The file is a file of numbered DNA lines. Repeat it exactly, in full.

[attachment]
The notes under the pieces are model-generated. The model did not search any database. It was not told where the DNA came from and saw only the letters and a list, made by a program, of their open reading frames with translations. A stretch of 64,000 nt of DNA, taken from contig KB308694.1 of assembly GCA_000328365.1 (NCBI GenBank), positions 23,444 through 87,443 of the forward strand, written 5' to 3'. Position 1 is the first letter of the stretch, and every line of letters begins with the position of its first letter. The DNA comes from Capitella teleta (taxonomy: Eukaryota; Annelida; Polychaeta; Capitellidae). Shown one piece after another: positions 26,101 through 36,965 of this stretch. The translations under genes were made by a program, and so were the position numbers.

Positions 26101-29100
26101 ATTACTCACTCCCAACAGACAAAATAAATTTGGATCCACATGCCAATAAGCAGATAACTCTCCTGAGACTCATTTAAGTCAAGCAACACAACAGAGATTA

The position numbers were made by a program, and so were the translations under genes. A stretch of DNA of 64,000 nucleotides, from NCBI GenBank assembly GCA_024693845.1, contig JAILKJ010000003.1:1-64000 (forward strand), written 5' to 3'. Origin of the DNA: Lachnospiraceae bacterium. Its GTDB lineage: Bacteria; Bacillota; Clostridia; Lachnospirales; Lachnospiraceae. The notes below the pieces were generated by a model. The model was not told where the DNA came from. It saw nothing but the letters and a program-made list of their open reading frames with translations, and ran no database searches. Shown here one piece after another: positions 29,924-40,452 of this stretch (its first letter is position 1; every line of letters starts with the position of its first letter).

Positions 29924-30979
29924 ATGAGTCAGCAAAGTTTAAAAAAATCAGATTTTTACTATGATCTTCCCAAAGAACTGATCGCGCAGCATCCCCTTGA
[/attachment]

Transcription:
The notes under the pieces are model-generated. The model did not search any database. It was not told where the DNA came from and saw only the letters and a list, made by a program, of their open reading frames with translations. A stretch of 64,000 nt of DNA, taken from contig KB308694.1 of assembly GCA_000328365.1 (NCBI GenBank), positions 23,444 through 87,443 of the forward strand, written 5' to 3'. Position 1 is the first letter of the stretch, and every line of letters begins with the position of its first letter. The DNA comes from Capitella teleta (taxonomy: Eukaryota; Annelida; Polychaeta; Capitellidae). Shown one piece after another: positions 26,101 through 36,965 of this stretch. The translations under genes were made by a program, and so were the position numbers.

Positions 26101-29100
26101 ATTACTCACTCCCAACAGACAAAATAAATTTGGATCCACATGCCAATAAGCAGATAACTCTCCTGAGACTCATTTAAGTCAAGCAACACAACAGAGATTA

The position numbers were made by a program, and so were the translations under genes. A stretch of DNA of 64,000 nucleotides, from NCBI GenBank assembly GCA_024693845.1, contig JAILKJ010000003.1:1-64000 (forward strand), written 5' to 3'. Origin of the DNA: Lachnospiraceae bacterium. Its GTDB lineage: Bacteria; Bacillota; Clostridia; Lachnospirales; Lachnospiraceae. The notes below the pieces were generated by a model. The model was not told where the DNA came from. It saw nothing but the letters and a program-made list of their open reading frames with translations, and ran no database searches. Shown here one piece after another: positions 29,924-40,452 of this stretch (its first letter is position 1; every line of letters starts with the position of its first letter).

Positions 29924-30979
29924 ATGAGTCAGCAAAGTTTAAAAAAATCAGATTTTTACTATGATCTTCCCAAAGAACTGATCGCGCAGCATCCCCTTGA